Legislators are beginning to worry about just how much it will cost utility customers to finance the Murphy administration’s ambitious clean-energy agenda.
At a wide-ranging hearing last week, top officials from the administration laid out what actions they are taking to transform New Jersey into a 100 percent clean-energy economy by 2050.
Those initiatives include one of the nation’s most aggressive programs for offshore wind along the Jersey coast; mandates for the state’s gas and electric utilities to reduce their customers’ energy use; and plans to electrify the transportation system, to mention just some of the highlights.
“A lot of the items in your statement are not cheap,’’ Sen. Bob Smith (D-Middlesex) told New Jersey Board of Public Utilities’ Joseph Fiordaliso, the head of the agency carrying out many of the mandates. “How much is this going to cost us?’’
It is a question increasingly being asked and mentioned by consumer advocates, business lobbyists, and even by environmentalists who fear the rising costs of modernizing aging power grids and retaining nuclear power may crowd out investments in clean-energy programs.
Part of the problem is the state has yet to calculate the cost of transforming New Jersey’s economy from one based on fossil fuels to clean energy, a big step that will mean more expensive bills, in some cases, largely funded by ratepayers.
“When we look at the clean-energy costs, and it is expensive and we know it is expensive,’’ Fiordaliso answered, “but you also have to look at the economic development activities that will evolve from it.’’ He cited the solar sector, where more than 6,000 jobs have been created while installing more than 100,000 solar systems in New Jersey.
But that success has not been cheap. By most estimates, those subsidies have cost ratepayers nearly $3 billion over the past decade to support the program.
The expense of future programs is more muddled. The BPU is currently reviewing three applications by offshore-wind developers to build up to 1,100 megawatts of capacity off the Jersey coast. The agency has declined to make the applications public, citing proprietary information, but the cost is projected to run into billions, again supported by ratepayers.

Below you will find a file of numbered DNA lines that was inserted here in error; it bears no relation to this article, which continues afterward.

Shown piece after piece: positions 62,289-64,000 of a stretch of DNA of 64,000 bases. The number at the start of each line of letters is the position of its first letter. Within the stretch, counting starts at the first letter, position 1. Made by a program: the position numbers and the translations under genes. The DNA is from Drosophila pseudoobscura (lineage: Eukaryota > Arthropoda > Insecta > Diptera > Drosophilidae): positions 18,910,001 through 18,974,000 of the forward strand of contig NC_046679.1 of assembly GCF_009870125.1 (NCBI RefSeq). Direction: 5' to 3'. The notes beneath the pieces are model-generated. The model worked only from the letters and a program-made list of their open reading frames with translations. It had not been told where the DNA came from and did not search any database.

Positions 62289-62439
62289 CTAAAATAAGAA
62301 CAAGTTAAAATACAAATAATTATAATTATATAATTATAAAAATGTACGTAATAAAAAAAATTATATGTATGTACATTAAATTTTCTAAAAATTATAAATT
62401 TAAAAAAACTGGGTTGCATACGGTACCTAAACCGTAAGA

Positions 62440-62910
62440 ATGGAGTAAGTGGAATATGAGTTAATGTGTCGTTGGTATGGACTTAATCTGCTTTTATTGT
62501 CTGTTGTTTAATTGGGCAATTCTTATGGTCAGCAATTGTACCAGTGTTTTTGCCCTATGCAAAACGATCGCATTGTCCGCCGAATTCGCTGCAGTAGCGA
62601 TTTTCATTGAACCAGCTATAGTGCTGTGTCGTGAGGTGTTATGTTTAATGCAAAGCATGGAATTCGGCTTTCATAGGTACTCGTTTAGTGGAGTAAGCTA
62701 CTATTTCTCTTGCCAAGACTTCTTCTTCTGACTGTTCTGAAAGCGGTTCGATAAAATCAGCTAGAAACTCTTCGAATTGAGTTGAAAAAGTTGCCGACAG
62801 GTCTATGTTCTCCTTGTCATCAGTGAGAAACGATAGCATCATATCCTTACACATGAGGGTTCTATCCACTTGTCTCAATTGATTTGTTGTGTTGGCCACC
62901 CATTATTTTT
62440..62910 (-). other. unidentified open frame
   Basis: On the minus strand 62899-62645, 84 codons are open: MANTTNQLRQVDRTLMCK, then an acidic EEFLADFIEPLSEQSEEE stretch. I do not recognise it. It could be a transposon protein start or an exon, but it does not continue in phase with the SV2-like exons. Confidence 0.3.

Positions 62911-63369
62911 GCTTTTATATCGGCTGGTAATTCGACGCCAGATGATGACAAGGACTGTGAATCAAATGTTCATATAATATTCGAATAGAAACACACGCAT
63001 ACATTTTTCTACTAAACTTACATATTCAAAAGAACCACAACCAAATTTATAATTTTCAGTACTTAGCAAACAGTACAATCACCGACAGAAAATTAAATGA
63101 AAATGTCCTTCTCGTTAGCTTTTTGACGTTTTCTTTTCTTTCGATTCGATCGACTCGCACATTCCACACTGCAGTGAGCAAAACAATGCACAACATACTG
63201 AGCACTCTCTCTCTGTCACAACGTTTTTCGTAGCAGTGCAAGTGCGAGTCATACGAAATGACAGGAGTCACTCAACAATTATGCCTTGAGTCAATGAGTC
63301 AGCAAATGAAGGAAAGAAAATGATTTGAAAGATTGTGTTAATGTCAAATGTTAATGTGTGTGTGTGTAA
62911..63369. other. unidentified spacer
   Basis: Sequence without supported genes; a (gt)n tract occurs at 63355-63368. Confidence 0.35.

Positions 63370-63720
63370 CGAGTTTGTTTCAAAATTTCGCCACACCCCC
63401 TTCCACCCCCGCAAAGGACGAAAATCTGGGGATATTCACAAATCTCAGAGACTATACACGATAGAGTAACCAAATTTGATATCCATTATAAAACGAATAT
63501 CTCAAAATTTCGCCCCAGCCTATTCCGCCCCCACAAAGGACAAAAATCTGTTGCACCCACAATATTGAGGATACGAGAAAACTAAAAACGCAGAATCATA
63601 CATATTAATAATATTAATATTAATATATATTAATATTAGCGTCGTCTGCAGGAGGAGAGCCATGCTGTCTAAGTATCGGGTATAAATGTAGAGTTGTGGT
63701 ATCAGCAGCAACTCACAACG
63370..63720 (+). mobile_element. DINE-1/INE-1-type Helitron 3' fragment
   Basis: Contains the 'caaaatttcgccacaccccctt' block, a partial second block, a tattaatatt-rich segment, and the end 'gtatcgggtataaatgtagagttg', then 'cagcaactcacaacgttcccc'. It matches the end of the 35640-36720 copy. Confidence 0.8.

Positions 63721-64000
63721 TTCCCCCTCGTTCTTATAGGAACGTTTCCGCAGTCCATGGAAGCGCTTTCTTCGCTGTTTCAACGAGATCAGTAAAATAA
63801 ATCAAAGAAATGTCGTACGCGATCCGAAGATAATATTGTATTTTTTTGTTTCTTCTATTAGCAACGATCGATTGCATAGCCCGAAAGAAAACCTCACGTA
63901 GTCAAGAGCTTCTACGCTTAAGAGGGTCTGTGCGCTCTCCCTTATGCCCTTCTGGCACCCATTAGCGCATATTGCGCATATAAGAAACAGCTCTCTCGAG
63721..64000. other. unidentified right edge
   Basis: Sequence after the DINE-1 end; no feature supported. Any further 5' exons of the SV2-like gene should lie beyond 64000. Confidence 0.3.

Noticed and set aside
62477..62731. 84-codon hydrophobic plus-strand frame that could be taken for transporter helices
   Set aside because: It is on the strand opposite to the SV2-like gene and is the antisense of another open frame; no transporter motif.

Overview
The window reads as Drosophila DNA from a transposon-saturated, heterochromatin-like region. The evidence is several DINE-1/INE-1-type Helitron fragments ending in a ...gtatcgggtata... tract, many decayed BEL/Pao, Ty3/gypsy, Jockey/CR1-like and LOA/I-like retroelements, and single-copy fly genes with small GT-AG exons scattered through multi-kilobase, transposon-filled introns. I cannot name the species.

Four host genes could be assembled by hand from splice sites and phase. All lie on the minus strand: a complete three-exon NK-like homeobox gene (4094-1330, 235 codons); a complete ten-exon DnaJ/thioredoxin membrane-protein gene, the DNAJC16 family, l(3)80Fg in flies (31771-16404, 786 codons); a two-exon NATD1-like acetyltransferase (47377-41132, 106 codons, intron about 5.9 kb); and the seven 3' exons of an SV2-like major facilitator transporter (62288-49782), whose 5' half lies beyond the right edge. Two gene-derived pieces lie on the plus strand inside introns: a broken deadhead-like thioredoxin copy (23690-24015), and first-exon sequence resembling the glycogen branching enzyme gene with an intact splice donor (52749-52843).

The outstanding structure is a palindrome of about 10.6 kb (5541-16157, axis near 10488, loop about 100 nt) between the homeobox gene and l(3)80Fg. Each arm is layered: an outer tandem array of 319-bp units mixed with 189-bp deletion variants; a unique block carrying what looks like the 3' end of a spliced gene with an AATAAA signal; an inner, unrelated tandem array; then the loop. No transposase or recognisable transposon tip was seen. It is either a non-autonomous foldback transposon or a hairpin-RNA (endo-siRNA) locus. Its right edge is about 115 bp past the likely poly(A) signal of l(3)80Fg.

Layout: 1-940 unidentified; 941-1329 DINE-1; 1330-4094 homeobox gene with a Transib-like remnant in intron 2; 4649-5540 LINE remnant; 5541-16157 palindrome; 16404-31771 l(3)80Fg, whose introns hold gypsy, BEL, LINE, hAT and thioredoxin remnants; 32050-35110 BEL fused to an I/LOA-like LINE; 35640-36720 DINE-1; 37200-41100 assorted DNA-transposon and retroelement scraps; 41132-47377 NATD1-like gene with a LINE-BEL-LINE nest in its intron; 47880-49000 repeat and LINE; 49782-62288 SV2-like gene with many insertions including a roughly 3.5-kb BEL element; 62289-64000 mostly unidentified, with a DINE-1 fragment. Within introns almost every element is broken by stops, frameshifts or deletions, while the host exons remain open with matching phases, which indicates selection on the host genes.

The Murphy administration also wants to develop huge new capacity for energy storage, capable of storing power created by intermittent sources of energy, like solar and wind. By 2021, Fiordaliso said the state wants to develop 600 megawatts of storage capacity, and 2,000 by 2030.
The state has not offered any projections about the cost, but a filing by Public Service Electric & Gas with the agency sheds some light. It proposes developing 35 megawatts of energy-storage capacity for $180 million.
Fiordaliso told the joint legislative committees who held the hearing Thursday in the State House Annex that he would provide the information they sought.
Evelyn Liebman, director of advocacy for AARP’s New Jersey state office, welcomed the president’s pledge, saying it is the job of the BPU to estimate how these costs will impact ratepayers.
“It is a sign the whole issue of how much consumers will have tois finally getting the attention it deserves,’’ she said. “It is just too much.’’
Her organization has submitted 23,0000 postcards to the governor’s office, questioning the roughly $12 billion of rate requests before the state BPU from gas, electric, and other utilities across the state. (Some of the requests have since been scaled back by the agency, among them a filing by Jersey Central Power & Light.) Another $300 million annual subsidy has beento PSEG Power and Exelon Corp. to avert the closing of three nuclear units in South Jersey.
Smith wondered whether there were ways to offset the costs to ratepayers, mentioning a carbon tax as one possibility. Taxes on carbon have been suggested in other states, but face a difficult time winning approval, as demonstrated last fall in the state of Washington when a referendum was defeated.